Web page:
If you’re like every other producer I know, efficiency and low waste is something we all aim for on the farm. We all want to get the best bang for our buck. However, there are a few instances in the calf world that throwing things away is OK and encouraged. I’ve highlighted those below.
1. Esophageal Feeders. Esophageal feeders are notoriously difficult to clean. For that reason, you should plan on
having one for sick calves and one that is only used to feed new babies their colostrum. They should be clearly
labeled as such so there’s no confusion on which is which. You should also plan throw away both esophageal feeders
at least quarterly. Why? I have not yet found to date a good and 100% effective way to clean out these feeders.
Bacteria will multiply in them and since we can’t clean out the bacteria, I would recommend that you throw the filth
2. Old Nipples. If you can tip your bottle upside down and milk runs out of the nipple, you need to throw it away. If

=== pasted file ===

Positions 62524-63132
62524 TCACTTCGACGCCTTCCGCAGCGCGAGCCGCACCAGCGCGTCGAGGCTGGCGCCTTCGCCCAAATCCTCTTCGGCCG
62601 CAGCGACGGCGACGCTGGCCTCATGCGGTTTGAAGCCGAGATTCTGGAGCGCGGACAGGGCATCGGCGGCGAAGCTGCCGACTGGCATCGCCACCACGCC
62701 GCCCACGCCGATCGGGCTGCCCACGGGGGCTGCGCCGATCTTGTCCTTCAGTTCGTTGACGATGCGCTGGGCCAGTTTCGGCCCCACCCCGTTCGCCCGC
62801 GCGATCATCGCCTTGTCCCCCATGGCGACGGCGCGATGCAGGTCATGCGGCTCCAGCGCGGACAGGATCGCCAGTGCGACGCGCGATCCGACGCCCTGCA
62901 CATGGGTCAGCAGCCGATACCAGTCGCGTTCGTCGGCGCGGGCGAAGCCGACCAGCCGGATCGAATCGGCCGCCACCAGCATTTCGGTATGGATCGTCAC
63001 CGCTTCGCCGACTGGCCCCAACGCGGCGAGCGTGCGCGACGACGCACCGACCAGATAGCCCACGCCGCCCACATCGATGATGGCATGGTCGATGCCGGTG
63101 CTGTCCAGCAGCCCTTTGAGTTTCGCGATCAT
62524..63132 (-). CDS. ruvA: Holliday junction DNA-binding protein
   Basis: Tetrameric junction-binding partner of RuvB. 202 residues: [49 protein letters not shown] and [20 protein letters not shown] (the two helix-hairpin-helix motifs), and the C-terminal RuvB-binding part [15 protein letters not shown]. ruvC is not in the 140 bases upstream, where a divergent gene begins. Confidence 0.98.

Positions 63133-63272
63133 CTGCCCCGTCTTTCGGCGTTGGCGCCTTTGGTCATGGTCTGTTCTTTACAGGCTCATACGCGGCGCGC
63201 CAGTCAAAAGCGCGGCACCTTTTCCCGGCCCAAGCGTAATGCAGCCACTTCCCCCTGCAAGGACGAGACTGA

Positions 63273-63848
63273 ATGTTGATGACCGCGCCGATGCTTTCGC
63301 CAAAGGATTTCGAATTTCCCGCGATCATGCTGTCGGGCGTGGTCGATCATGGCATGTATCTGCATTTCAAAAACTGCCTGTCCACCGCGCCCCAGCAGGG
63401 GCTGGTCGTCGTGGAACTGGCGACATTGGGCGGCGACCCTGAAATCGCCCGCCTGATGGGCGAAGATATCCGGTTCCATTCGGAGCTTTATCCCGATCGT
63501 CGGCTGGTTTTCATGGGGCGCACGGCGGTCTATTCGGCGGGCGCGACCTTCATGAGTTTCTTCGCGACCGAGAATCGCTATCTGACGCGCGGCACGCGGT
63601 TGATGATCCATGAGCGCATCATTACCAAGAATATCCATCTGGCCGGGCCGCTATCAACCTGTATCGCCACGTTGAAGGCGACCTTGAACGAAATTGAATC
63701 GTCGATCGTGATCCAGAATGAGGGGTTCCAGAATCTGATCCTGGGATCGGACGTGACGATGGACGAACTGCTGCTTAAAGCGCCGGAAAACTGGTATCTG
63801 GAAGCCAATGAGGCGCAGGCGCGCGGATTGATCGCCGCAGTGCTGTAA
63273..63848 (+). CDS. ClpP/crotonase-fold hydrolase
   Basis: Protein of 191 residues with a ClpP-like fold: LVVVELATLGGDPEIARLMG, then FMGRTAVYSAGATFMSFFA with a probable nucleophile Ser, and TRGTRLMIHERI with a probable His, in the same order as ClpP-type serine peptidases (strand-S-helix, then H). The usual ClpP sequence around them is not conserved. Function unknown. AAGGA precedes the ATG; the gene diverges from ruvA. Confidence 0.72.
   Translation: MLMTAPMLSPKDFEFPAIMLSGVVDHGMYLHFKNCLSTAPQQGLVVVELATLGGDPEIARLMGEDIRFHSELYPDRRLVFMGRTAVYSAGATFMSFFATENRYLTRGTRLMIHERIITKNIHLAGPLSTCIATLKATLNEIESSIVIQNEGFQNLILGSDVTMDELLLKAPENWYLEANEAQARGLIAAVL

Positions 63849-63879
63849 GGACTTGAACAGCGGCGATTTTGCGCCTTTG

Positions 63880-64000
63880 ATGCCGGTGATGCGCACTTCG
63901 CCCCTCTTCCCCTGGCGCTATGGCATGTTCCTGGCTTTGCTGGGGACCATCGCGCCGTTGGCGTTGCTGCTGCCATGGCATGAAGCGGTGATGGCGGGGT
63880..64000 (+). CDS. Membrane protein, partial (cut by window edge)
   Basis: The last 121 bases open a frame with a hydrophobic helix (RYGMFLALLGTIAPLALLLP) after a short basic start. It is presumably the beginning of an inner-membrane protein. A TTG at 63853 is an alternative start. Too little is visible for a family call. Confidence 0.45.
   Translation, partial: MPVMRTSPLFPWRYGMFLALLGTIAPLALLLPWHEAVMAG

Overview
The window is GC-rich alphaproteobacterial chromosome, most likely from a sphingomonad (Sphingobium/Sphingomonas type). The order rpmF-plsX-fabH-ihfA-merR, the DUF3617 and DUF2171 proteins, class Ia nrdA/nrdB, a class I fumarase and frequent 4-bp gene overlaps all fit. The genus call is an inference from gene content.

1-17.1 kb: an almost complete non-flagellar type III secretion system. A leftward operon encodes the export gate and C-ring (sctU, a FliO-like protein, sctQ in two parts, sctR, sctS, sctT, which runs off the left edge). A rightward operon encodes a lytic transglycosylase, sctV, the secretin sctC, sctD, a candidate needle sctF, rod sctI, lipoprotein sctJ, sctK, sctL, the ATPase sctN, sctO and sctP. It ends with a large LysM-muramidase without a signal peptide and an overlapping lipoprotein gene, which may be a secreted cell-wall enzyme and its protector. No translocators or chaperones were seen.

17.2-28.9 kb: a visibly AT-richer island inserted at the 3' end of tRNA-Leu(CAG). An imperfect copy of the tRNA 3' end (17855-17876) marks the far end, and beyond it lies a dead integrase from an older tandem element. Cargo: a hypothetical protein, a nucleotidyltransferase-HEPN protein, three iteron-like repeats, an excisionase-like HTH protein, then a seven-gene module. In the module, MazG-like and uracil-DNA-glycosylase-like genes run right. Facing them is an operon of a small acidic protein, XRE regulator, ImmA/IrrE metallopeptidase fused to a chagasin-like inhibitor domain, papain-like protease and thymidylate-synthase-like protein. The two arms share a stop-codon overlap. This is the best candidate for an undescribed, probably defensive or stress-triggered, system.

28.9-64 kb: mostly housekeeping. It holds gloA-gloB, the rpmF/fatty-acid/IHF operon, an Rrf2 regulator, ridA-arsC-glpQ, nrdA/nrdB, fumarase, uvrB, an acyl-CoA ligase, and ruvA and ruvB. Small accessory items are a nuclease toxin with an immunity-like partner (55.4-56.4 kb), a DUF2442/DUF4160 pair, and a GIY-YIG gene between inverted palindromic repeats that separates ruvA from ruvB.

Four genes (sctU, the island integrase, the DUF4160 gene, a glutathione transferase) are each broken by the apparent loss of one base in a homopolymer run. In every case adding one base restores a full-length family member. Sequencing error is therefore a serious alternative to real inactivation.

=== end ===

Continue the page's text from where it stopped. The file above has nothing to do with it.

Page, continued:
you can see cracks in the nipple, then you also need to throw it away. With time, rubber degrades – this is exactly
the reason why we replace milking liners at a set number of milkings – this same principle also holds true with calf
nipples. As rubber degrades, bacteria can harbor in crevices and cracks that develop over time. Furthermore, highly
used nipples can contribute to clostridial bloat risk as calves tend to rumen drink. For these reasons, we would
recommend that you throw away 10% of your nipples at each feeding. Always have a few new ones on hand, because
you should be throwing the bad ones out on a regular basis.
3. Old Bottles. Most bottles can last up to 1-2 years of life. However, if your bottles are collapsed, if there’s a film
inside of the bottle that cannot be removed or if you can see scratches on the inside or outside of the bottle, it’s time
to say goodbye. Remember that from point #2, scratches and film pretty much equal bacteria. Expect to throw away
5% of your bottles every month due to normal wear and tear.
There are plenty of ways that your veterinarian can help determine if your bottles are still getting clean after your
cleaning protocol. It’s as simple as a quick visual look and some swabs to prove that they’re clean. If we at PLS/VMC
can help you with your calf cleaning protocols, don’t hesitate to call us. Have a very merry and safe Christmas season!